On Nov. 13 I wrote about the intersecting trajectories of the Commonwealth and Sri Lanka. The Tamil Diaspora is entangled with both. Although the Diaspora is of recent origin, the Sri Lankan Tamil problem is as old as Sri Lanka’s independence and its association with the post-colonial Commonwealth. Early days, as I said last week, were halcyon days. The Tamil problem seemed permanently settled, at least going by the results of the 1952 election, when the UNP and the Tamil Congress, both part of the incumbent government, won spectacularly in their respective domains.
“The UNP is good enough for the country for twenty five years and that is good enough for me,” G.G. Ponnambalam had earlier told Colvin R. de Silva. “Many a plan of men and mice go astray”, rued Colvin and he would be proved right, not for the last time! Colvin’s more ominous prophesy came later: Two languages, one country; one language, two countries. Again, he was not heeded and again he was proved right.
By the time the Rajapaksa regime defeated the Tigers and put an end to the breakup of Sri Lanka, large numbers of Tamils had left the island. The Tamil Diaspora was born, early inductees to the era of trans-nationalism when a visa is less of a problem than earlier times, when a permanently on-the-run revolutionary, Leon Trotsky, famously wrote in his diary, “landed on a planet without a visa!”
Trans-nationalism and the Tamil Diaspora: Trans-nationalism is the other ingredient that should be added to the mix of nation-sates, sovereignty and citizens in the cauldron of globalization that defines our time on this planet. Trans-nationalism began with the proliferation of multinational corporations, the global spillover of industrial reservoirs that were, as Trotsky saw them, the foundations of nation states. The social and political sides of trans-nationalism emerged after the 1980s when citizens of one country began migrating to many different countries without severing ties to their country of origin. The movement of people is primarily from the young and populous countries of Asia, Africa and the Middle East, and lately from Eastern Europe, to Western countries with ageing populations and, what seemed to be until the Great Recession, growing job markets.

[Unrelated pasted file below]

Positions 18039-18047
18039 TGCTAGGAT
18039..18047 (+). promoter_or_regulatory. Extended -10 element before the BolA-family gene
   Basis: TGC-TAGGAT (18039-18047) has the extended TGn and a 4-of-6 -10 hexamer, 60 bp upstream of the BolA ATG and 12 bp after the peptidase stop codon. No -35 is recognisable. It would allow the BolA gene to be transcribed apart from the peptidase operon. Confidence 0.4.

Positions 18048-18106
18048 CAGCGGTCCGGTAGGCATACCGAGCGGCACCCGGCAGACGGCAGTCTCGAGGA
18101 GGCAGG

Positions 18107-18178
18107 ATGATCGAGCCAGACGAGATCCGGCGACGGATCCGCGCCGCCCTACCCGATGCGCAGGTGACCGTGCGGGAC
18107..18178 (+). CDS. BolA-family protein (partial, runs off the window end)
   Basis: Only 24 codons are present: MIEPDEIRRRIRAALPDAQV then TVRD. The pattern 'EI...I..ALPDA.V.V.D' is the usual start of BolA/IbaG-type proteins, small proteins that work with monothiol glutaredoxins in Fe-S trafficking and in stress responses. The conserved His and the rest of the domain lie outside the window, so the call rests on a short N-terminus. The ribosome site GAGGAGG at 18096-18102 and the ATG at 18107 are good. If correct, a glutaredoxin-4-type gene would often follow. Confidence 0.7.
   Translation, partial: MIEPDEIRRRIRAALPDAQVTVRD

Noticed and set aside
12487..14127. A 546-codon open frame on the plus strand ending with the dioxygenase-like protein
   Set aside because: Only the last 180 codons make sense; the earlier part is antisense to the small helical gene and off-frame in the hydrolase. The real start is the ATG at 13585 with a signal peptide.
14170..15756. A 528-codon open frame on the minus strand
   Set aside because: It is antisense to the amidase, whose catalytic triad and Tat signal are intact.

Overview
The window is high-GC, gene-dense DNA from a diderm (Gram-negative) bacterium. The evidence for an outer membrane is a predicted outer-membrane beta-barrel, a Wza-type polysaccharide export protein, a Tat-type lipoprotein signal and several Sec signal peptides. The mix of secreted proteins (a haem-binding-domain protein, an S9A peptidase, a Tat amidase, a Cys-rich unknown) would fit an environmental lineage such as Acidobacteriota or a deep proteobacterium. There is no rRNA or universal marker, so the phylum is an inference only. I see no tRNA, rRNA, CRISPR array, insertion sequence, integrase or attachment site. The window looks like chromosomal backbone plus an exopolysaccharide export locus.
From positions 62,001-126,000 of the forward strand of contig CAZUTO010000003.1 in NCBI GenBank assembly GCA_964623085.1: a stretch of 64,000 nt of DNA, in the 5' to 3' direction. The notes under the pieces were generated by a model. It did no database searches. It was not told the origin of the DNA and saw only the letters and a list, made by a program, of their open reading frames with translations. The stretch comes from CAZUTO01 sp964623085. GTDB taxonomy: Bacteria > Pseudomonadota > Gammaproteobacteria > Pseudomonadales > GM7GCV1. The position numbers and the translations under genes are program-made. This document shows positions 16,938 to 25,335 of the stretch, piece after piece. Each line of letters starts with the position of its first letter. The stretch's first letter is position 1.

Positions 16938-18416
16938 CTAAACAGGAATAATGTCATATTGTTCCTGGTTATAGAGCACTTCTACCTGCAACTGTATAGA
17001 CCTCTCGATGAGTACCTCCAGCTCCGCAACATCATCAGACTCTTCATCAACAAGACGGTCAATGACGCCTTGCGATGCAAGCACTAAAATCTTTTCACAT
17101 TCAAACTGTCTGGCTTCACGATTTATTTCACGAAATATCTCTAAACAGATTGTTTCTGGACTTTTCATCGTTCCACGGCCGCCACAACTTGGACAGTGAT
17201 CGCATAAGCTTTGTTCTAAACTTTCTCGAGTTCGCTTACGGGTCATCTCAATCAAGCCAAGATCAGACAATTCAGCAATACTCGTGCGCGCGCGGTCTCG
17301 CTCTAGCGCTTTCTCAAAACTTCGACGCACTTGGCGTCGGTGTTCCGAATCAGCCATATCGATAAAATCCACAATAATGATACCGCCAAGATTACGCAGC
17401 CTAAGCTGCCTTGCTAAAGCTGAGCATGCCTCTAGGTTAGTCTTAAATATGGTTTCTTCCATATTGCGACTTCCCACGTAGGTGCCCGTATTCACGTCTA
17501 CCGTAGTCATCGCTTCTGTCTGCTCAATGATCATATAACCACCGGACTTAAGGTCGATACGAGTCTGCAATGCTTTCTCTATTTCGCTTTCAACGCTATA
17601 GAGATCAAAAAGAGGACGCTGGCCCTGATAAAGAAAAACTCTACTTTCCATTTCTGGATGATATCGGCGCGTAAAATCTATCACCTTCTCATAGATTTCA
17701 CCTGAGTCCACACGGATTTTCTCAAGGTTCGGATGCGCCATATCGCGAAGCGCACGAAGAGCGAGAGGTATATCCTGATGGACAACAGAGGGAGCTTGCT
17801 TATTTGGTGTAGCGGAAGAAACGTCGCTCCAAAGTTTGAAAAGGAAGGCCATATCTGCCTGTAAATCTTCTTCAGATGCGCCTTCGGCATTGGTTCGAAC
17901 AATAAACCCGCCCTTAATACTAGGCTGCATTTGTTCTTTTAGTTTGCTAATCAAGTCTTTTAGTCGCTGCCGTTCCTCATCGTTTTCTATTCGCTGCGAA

Transnational migrants, unlike migrants in earlier times, are intimately associated with more than one country, and are part of the social and political processes in more than one country. At the social level, extended families that once made up villages are now globalized. Thanks to instant modes of communication and air transport expansion, family ties have not only survived spatial separation but are also being reinforced and renewed. South Asians and Sri Lankans know full well how their extended families are now far flung spanning continents. They are among the beneficiaries of multicultural and family reunification programs in Australia, Canada, UK and the US.
At the political level, trans-nationalism takes a narrower meaning to describe the immigrants’ articulation of the politics of their country of origin and the politics of the country of their living. While not every immigrant community does politically articulate, the reasons for those who do are generally comparable. The political circumstances in the country of origin that triggered the out-migration of people are an important reason. Their alienation in the countries of arrival is an equally important reason. The upshot of the two has been the galvanizing of immigrants, even those who have not been actively involved in politics in the countries of origin, to determined political action in pursuit of political goals in their old countries.